[John] is working on his PhD in experimental earthquake physics, and with that comes all the trials of becoming a PhD; tuning students into the cool stuff in the field, and demonstrating tech created after 1970 to his advisers. One of the biggest advancements in his line of work in the last 30 or 40 years is all those sensors you can find in your cell phone. The three-axis magnetometer in your phone is easily capable of measuring the Earth’s magnetic field, and this chip only costs a few dollars. To demonstrate this, [John] built a 3D compass to show off the capability of these sensors, and have a pretty light show for the undergrads.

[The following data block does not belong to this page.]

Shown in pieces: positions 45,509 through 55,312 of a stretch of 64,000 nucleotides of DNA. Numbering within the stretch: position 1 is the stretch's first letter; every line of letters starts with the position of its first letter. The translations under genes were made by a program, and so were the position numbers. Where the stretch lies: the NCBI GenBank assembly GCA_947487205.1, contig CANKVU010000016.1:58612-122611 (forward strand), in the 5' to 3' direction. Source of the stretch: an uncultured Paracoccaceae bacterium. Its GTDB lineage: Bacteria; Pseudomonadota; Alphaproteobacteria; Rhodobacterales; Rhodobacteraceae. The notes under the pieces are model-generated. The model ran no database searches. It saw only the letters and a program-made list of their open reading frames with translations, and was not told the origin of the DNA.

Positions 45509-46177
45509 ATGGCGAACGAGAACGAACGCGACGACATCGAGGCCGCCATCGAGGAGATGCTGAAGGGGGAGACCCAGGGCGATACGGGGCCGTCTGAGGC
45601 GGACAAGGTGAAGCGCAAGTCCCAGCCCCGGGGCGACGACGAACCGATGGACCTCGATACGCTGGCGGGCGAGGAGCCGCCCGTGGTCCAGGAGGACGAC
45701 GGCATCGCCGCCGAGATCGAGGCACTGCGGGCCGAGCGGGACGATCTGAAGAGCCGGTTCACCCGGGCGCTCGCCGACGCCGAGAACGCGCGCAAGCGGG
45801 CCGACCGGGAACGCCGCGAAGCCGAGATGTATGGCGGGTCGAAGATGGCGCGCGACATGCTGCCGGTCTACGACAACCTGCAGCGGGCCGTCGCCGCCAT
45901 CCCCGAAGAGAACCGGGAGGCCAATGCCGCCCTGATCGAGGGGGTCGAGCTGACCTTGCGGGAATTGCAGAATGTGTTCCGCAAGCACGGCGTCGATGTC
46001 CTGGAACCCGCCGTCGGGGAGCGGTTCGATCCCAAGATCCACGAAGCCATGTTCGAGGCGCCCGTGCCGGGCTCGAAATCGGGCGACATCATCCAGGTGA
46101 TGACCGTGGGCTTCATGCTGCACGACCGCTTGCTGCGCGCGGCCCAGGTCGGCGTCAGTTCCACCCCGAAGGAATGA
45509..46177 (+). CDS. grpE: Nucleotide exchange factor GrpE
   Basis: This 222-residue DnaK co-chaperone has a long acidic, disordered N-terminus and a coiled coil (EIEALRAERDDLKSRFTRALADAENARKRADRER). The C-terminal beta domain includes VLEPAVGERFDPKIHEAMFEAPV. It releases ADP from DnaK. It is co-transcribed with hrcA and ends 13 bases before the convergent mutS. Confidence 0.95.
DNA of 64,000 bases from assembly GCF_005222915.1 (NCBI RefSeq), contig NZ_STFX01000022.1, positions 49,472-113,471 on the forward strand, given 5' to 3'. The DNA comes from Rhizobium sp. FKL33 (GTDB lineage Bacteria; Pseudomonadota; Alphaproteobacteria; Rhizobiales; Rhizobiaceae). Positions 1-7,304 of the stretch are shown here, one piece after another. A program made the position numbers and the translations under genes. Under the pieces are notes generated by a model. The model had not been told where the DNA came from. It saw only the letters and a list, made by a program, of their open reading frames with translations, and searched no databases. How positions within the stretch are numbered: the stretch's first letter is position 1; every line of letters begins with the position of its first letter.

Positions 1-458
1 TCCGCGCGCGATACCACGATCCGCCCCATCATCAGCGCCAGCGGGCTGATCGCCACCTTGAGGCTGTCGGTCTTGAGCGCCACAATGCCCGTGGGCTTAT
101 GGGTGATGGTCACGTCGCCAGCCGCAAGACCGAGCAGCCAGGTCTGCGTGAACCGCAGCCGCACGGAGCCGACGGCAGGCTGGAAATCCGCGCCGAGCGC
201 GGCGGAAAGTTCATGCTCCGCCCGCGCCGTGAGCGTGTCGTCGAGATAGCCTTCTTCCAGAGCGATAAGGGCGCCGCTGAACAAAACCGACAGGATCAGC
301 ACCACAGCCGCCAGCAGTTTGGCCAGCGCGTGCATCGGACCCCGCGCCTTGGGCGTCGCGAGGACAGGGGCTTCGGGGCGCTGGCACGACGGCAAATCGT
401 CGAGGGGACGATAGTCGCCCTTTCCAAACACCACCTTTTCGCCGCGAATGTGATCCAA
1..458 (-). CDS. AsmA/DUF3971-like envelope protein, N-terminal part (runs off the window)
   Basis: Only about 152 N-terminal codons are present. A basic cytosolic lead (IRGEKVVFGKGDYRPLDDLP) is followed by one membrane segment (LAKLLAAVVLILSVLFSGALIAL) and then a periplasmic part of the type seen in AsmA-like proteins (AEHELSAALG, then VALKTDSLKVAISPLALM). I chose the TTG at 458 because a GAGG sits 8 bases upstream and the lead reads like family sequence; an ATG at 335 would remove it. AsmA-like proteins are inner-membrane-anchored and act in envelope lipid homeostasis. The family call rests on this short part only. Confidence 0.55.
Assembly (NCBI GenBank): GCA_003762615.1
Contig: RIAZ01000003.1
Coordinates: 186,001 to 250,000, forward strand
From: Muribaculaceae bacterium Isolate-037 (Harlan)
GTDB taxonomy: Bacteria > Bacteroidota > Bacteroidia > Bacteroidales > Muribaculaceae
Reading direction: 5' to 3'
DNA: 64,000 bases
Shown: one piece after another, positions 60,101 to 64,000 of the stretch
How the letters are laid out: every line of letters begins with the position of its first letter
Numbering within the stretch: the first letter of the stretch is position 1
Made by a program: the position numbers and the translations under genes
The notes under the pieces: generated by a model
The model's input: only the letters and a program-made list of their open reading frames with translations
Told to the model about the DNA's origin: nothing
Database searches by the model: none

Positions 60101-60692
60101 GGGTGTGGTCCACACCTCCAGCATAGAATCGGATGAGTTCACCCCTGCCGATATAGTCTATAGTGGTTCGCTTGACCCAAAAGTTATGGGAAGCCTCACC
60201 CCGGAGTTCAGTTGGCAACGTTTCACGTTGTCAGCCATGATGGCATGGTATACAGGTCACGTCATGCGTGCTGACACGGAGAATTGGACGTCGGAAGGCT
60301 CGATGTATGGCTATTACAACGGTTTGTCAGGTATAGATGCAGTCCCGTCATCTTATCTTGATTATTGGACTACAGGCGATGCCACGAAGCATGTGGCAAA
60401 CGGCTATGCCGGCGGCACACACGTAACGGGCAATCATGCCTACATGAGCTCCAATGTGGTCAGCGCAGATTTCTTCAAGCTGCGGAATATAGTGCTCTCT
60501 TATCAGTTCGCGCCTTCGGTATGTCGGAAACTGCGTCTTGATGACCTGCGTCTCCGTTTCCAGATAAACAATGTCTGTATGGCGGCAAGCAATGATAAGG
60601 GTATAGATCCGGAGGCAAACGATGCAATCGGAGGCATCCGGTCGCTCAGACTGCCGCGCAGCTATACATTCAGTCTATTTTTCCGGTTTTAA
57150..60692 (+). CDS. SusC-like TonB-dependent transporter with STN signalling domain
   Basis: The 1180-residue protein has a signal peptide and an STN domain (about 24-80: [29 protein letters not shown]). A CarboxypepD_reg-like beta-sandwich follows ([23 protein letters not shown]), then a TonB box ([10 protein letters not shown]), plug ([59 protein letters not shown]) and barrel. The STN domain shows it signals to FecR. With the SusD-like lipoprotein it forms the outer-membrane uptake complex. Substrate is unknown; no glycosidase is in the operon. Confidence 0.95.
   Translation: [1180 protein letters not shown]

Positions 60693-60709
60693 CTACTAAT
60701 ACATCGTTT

The magnetometer [John] is using is just a simple I2C magnetometer that can be found on Adafruit or Sparkfun. It’s not really anything special, but with a little bit of code, [John] can read the magnetic field strength in the x, y, and z axes.

Having a microcontroller spit out a bunch of numbers related to the local magnetic field just doesn’t seem fun, so [John] picked up two neopixel rings – one inside the other, and set 90 degrees out of plane with each other. This turns his magnetometer and Arduino setup into a real 3D compass. With this device, the local magnetic field can be visualized in the x, y, and z axes. It looks cool, which is great for undergrads, and it’s a great demonstration of what you can do with small, cheap electronic sensors.

[John] put up a screencast of a talk he gave at the American Geophysical Union meeting last year. You can check that out below.

Continue reading “Visualizing Magnetic Fields In 3D Space”